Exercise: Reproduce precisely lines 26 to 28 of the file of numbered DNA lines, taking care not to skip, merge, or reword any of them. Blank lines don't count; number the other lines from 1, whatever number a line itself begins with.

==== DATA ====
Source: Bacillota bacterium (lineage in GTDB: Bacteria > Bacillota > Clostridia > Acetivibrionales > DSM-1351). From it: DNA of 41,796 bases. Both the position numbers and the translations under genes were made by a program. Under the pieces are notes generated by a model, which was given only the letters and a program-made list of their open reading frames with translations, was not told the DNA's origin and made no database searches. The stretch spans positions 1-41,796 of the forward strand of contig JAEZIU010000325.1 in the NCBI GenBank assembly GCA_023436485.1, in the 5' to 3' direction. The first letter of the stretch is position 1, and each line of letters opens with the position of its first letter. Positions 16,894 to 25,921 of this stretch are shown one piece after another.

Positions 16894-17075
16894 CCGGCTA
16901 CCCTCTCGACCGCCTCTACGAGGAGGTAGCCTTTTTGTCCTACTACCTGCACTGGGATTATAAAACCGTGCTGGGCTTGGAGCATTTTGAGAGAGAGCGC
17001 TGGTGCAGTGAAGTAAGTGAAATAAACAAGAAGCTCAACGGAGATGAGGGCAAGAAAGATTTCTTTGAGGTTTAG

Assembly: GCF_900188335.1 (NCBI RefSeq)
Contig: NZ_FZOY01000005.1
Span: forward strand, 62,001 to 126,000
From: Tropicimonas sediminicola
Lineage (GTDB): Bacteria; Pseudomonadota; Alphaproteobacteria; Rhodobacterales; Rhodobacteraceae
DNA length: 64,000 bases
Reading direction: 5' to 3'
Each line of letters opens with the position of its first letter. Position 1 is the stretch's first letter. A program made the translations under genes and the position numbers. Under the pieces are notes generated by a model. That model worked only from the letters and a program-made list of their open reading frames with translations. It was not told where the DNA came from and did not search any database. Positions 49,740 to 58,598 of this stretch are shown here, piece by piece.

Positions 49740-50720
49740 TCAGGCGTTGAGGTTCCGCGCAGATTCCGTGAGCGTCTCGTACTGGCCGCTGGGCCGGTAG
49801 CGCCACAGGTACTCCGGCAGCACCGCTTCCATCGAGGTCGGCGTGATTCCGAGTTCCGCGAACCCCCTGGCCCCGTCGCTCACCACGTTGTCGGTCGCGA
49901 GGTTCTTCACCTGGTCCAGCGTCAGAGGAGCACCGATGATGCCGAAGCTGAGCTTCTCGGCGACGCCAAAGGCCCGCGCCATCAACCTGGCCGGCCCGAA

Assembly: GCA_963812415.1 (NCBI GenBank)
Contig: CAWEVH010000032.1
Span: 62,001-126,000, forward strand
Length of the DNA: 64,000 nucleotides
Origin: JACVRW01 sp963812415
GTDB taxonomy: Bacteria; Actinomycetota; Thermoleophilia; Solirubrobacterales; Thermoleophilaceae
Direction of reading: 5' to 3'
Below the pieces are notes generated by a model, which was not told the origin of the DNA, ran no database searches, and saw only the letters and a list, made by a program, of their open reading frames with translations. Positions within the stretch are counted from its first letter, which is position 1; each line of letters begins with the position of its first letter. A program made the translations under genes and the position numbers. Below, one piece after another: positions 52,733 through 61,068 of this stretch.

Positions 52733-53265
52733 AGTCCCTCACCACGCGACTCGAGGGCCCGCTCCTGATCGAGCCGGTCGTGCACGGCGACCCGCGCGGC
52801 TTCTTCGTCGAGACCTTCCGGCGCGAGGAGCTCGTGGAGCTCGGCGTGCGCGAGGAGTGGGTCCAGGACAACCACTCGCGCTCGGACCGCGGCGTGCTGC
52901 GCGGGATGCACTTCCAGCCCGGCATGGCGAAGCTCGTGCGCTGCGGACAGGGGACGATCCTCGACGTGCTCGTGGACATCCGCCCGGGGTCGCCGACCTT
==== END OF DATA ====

Positions 52733-53265
52733 AGTCCCTCACCACGCGACTCGAGGGCCCGCTCCTGATCGAGCCGGTCGTGCACGGCGACCCGCGCGGC
52801 TTCTTCGTCGAGACCTTCCGGCGCGAGGAGCTCGTGGAGCTCGGCGTGCGCGAGGAGTGGGTCCAGGACAACCACTCGCGCTCGGACCGCGGCGTGCTGC